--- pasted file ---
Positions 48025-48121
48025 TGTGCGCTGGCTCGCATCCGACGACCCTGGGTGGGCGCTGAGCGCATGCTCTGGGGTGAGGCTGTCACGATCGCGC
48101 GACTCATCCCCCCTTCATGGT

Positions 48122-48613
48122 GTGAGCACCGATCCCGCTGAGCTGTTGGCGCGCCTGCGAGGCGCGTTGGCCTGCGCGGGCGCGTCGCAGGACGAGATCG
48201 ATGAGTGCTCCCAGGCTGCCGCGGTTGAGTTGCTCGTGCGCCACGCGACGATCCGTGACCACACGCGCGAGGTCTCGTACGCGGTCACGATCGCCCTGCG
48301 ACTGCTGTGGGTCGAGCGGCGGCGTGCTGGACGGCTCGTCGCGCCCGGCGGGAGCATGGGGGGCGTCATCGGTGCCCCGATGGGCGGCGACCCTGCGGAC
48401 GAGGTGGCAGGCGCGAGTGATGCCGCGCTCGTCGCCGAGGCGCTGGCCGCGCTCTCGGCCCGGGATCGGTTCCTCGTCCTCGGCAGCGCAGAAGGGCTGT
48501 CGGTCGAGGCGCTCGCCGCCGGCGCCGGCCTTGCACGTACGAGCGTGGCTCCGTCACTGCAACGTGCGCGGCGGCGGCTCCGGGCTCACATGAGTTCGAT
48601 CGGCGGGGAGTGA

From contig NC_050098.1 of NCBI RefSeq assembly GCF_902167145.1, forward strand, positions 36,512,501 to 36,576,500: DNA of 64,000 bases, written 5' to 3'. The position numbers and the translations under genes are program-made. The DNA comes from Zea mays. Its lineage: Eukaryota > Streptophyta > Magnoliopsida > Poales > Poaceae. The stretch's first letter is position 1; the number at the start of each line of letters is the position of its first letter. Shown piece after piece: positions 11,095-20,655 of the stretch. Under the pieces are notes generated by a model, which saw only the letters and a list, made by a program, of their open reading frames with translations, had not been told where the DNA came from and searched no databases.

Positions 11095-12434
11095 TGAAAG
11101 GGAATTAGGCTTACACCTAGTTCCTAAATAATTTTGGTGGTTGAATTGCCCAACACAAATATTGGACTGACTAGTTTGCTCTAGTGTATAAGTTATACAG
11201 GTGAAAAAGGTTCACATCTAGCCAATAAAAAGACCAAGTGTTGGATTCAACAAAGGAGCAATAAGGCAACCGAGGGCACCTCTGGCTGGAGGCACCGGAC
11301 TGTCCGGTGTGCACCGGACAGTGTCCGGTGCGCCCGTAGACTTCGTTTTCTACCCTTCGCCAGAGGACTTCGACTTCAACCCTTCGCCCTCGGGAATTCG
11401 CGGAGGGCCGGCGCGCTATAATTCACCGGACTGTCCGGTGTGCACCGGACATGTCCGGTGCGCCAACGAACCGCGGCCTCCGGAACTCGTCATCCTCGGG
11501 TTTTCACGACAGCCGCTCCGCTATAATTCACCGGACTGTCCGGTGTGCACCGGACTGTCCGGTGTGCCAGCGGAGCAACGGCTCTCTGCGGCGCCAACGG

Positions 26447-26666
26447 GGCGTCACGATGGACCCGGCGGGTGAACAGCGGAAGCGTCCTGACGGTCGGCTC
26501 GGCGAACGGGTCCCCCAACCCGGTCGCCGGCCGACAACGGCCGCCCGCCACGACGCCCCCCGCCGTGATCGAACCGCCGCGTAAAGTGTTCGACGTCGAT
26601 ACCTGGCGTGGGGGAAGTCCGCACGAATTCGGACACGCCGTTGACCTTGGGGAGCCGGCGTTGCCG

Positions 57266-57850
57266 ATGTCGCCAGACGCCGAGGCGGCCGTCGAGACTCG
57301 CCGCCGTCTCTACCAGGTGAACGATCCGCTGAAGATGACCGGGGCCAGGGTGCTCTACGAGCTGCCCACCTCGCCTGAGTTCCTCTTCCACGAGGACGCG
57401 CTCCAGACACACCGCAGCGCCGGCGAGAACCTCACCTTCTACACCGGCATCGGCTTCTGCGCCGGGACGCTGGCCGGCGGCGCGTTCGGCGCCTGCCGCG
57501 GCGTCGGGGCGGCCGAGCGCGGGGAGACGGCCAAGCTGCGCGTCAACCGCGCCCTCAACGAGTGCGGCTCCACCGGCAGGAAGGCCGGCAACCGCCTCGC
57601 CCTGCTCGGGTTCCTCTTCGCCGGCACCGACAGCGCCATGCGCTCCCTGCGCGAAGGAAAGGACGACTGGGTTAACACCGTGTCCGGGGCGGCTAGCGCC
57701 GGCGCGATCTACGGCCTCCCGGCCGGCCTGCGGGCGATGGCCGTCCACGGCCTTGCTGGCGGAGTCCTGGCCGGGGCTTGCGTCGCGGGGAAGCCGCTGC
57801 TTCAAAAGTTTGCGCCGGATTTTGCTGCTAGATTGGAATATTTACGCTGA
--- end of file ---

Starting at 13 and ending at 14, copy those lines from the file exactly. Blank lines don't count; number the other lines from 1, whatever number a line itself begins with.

11095 TGAAAG
11101 GGAATTAGGCTTACACCTAGTTCCTAAATAATTTTGGTGGTTGAATTGCCCAACACAAATATTGGACTGACTAGTTTGCTCTAGTGTATAAGTTATACAG